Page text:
Thursday, September 27, 2012

A Cook's Tour: The Finale

In Part Two of A Cook's Tour, I found myself feeling confused. I'd seen all the various "Tonys" described in the last chapter of the book: "the brutish, obsessive, blustering blowhard control freak," and "the needy, neurotic, eager-to-please, talk-in-sound-bits Writer Tony," as well as "the relatively calm, blissed-out, sun stroked amiable Husband Tony" (273).  To be honest, I was glad Bourdain owned up to all of these various personality types right before the book ended, because I was starting to really dislike him.

When I began reading A Cook's Tour, I really admired Bourdain. He seemed honest and trustworthy, friendly even. As the book wore on, however, I became more and more irritated with his aggression towards all things vegan, vegetarian, and smoke free. As a sufferer of chronic asthma, I was shocked at his disregard for the impact second-hand smoke can have on the health of others. Bourdain says he's "considerate" of others when he smokes, but continues in the following sentences to explain that, "Though bitterly resentful that I can no longer enjoy a cigarette with my fucking coffee in most places, I've learned to live with it. But the bar? The bar! What these miserable screw heads are saying is that it's OK to kill yourself with bourbon and tequila at nine o'clock in the morning--just don't enjoy yourself when doing it" (232). I understand that it may be difficult to be told to refrain from something you really enjoy, but Bourdain offended me here.

Perhaps I just don't completely grasp his point of view, but I really think he may have taken the smoking rampage too far. My opinion may also have been pushed when I watched him smoke at least five different cigarettes during the A Cook's Tour episode where he and his brother go to France. My lungs started hurting just watching him remove cigarette after cigarette from each new pack.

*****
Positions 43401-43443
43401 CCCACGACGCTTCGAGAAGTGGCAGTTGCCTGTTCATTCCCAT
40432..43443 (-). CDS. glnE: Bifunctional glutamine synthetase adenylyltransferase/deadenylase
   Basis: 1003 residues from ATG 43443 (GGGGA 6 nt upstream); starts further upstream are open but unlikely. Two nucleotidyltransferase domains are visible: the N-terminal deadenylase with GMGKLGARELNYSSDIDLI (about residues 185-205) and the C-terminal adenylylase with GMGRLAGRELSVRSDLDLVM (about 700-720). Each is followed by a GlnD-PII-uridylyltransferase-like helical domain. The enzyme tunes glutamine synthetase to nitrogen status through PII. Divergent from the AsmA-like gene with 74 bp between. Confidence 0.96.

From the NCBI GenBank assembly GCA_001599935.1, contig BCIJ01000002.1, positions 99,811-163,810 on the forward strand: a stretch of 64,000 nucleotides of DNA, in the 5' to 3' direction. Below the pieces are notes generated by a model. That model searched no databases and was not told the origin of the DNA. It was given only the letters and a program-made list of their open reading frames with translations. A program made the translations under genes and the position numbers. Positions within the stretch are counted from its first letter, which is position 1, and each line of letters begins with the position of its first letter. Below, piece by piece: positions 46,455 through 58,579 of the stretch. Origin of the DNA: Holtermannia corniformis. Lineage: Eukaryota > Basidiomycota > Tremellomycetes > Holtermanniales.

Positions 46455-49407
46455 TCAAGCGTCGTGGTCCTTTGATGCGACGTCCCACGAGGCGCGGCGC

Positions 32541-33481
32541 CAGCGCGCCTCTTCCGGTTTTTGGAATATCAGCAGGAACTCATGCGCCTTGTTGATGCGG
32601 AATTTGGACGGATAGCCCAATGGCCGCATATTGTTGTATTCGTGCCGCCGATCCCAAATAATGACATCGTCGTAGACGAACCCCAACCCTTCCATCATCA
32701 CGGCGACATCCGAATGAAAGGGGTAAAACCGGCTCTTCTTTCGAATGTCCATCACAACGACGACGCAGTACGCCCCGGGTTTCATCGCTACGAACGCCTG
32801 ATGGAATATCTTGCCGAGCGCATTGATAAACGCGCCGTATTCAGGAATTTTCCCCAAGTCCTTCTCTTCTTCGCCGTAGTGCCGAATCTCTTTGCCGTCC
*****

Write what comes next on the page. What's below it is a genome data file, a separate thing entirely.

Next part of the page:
I think my regard for Bourdain shifted most with his outlast towards vegetarians and vegans. While I tried to understand his distaste for veggie habits from a chef's perspective, I really thought he was just being unreasonably mean to people who simply regarded food differently than he did.

Bourdain's discussion of femininity throughout the book brought me to a breaking point in the second half. I cringed every time I read "whore." I cringed a lot. Bourdain didn't show much respect for women unless they were cooking. Even his love for Madame Ngoc seemed to be a result of her maternal tendencies towards him. "We all love Madame Ngoc, and we think she loves us too," he writes. While this part of the book was undisputably heart-warming and tender, I wished Bourdain would have shown the same level of respect to all women he referenced in the book rather than simply commenting on their body type and breast size.

Perhaps I'm exaggerating. I truly enjoyed reading A Cook's Tour. I loved Bourdain's discussion of food and the chefs he admired. I think I just took the last half of the book very seriously and personally. The aggressive, blustering, adrenaline junkie Tony simply wasn't to my liking. However, I appreciate the beautiful writing and appreciation for food he so clearly displayed throughout this book. I'm even glad he revealed the parts of him I didn't love. It's helpful to recognize that the writers, chefs, and television personalities I love and admire have yucky aspects to their personalities, just like I'm sure I do. 

1 comment:

  1. Absolutely bizarre how similar our responses are! There is definitely that confusion of, "Do i actually like this guy or not?" It was very difficult to grapple with that toward the end of the book/make the end enjoyable.